There are several distinct sake regions in Japan, and Kyoto is one of them. Most of the wineries of the area are located in the Fushimi sector, and actually Fushimi is said to produce some of the best sake of Japan thanks to a long tradition and excellent water quality. On the small surface of 2 square kilometers around here, there are 25 sake breweries (there were 41 breweries 40 years ago), and this southern district of Kyoto has made the whole region shine in the eyes of sake lovers. The Saito Shuzo brewery sits in this small town of Fushimi, on the outskirts of Kyoto, and it is now part of the wider Kyoto area. Fushimi has been in the past on a strategic road where all sort of goods would pass through, including rice. The area had also a very fine-quality spring water named Fusui and that was enough, along with an important population living nearby to motivate the setting up of sake breweries.
Like other quality sake breweries, Saito Shuzo closes down during summer and the larger hot season, so all the work is done mostly in winter and early spring. Thanks to our friend Ayumi from Kyoto, we could visit the Saito Shuzo brewery, and the three of us walked from the Fushimi train station to the brewery (pictured on right).
We were offered to wait in a comfortable guest room, and after a while a discreet man came with three cups of tea and he left us for a couple of minutes. When he returned accompanied by another man to begin the interview, we discovered that this man was no less than the president of the brewery and the family heir of this old brewery. This is Japan, where humility and etiquette go on pair with excellence...
During several minutes, Saito-san explained to us how the brewery was founded, giving key dates and turning points in the long history of Saito Shuzo.
Picture on left : Mr Toru Saito, president, sitting on the right, with Mr Fujimoto (general director) at his side.
A sake-type variety of rice is made slightly differently from a regular table rice (to use a term akin to table grape) : the fat and the proteins are on the outside part while the starch is located in the core of the grain, that's why the grain looks opalescent with a distinctly-white nucleus, or shinpaku (picture on right). This shinpaku has tiny cavities that take water in quite easily, which is good for the steaming and the fermentation. The intake of water is actually more arduous on "regular" rice, but for costs reasons, most sakes of the cheaper price range are made with common rice, leaving the exclusive varieties for high-end sake. To make it short, this Iwai rice costs twice the price of a basis-variety rice. On the picture on right (click to enlarge), you can guess the shinpaku nucleus (shinpaku means white heart, by the way). The purchase of Iwai rice is reserved for sakemaking, you can't buy some for kitchen use.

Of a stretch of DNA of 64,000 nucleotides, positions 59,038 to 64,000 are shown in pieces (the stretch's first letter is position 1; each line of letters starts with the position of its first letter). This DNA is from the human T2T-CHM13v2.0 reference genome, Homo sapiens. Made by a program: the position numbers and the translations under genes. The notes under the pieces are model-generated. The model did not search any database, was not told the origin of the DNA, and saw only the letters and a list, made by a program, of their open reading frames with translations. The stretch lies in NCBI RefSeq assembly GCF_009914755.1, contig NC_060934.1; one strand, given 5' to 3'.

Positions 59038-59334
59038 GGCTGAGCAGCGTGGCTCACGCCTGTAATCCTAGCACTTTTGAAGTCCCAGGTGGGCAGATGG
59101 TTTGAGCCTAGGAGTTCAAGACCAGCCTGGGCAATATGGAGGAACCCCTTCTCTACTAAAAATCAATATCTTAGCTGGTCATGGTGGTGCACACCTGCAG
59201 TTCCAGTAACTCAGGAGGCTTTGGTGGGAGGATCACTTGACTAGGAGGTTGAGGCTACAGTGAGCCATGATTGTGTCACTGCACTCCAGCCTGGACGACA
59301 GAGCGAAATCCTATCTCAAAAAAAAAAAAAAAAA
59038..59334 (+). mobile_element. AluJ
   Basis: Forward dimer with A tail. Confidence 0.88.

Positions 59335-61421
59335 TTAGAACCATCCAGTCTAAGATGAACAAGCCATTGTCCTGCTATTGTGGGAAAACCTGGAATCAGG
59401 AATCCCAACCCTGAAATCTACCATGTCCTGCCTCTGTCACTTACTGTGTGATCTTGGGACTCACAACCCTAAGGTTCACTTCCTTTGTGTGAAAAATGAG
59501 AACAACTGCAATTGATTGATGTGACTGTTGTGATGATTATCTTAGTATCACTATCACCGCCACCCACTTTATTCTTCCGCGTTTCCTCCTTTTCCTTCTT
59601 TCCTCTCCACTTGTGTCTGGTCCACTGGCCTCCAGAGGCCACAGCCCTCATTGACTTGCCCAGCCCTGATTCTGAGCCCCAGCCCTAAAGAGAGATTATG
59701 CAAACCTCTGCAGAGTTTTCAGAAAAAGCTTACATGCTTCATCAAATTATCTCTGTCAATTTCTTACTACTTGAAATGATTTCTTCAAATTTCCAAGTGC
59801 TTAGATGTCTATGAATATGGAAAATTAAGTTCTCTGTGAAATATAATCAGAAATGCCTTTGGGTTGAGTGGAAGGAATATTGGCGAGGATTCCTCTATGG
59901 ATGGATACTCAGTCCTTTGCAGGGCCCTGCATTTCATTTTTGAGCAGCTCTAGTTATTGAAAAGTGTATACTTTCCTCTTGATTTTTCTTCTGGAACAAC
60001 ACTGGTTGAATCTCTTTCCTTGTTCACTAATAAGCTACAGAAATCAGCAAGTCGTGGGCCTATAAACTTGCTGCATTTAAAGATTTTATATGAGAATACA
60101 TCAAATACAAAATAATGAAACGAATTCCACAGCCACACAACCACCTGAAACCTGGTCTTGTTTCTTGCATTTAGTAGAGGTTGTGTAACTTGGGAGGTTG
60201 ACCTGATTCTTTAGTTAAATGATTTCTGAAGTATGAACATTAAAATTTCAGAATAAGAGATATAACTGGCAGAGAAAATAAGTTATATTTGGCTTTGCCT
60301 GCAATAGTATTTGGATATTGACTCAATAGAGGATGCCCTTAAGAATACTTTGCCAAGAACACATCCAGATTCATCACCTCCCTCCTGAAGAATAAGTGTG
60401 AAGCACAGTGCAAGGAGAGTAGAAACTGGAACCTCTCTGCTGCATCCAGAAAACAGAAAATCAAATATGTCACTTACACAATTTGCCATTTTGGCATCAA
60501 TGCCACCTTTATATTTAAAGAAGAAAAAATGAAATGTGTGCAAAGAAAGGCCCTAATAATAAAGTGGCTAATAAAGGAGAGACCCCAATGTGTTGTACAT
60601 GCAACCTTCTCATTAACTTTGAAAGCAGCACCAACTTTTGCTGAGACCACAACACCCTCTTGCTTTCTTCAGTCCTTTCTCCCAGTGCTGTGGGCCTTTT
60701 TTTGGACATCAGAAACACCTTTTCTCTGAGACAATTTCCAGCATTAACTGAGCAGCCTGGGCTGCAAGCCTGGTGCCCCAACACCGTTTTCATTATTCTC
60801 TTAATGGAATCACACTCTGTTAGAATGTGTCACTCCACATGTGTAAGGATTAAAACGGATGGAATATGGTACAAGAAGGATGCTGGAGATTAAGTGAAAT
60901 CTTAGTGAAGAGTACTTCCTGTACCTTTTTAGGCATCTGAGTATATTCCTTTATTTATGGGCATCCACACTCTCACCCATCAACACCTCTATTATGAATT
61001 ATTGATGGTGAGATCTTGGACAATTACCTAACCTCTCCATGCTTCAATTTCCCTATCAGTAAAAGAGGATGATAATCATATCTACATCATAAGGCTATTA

The outer shell of the rice is polished out also because excessive amounts of proteins would imbalance the fermentation of sake and result in less refined aromas, from what I understand. The polishing ratio can go down to 35 % of the original grain volume, the best sakes being made with the thinest-milled grains of course, and the best varieties, which also explains the price. If you keep ony 35 % of the grain (and from a costly variety), that means that you need to buy much more rice for the same volume of sake.
You can learn more by reading this page where you'll find pictures of grains with varying polishing ratio..
This short History sum-up is necessary because when you reach the facility in this urban landscape typical of large Japanese cities, you can't imagine that behind this square, modern building, a long tradition has been slowly brewing through more than a century.
We begin our facility visit by the rice-washing part of the brewery : as you know, rice has to be washed and immersed in water a certain time before the steaming and the fermentation, so that it gets soaked at the right proportion. On the picture above, Mr Fujimoto shows us the washing room. The water quality is central and at Saito Shuzo, they pump water from two wells, one 10 meter deep and the other one 70 meter deep. The water of the region is a soft type of water, with a low level of minerals.
These tanks above are washing tanks where the rice is washed per batches of 10 kilograms. The washing is now made with a machine at Saito shuzo, having replace the labor-intensive traditional washing that you can still find in small breweries throughout Japan. You can see several pictures about this hand washing work that I shot during our visit 4 years ago at the Himonoya sake brewery, in Nihonmatsu, Kukushima Prefecture. This hand washing of the bags is very impressive, almost ritual like, it is timed very precisely like a music partition, all the workers dumping the rice bags at the same time in the water and taking them out together a couple of minutes later, that's a real choregraphy we were happy to witness then. Today's machines at Saito Shuzo reproduce this traditional water washing and soaking with a scientific precision.
Sake making, while having many things in common with winemaking, is not immediately apprehended by a beginner like me, and so I recommend reading a summary about the process, for example the sake-brewing-process page that John Gauntner wrote on his Sake-world website.
Of course, already at this stage, the quality of water plays a role, even if there will be much more of it added at the filling of the fermenters. Note the immaculate hygiene in this brewery, this place is spotless in spite of all these intermingled tools, containers and conveyor belts.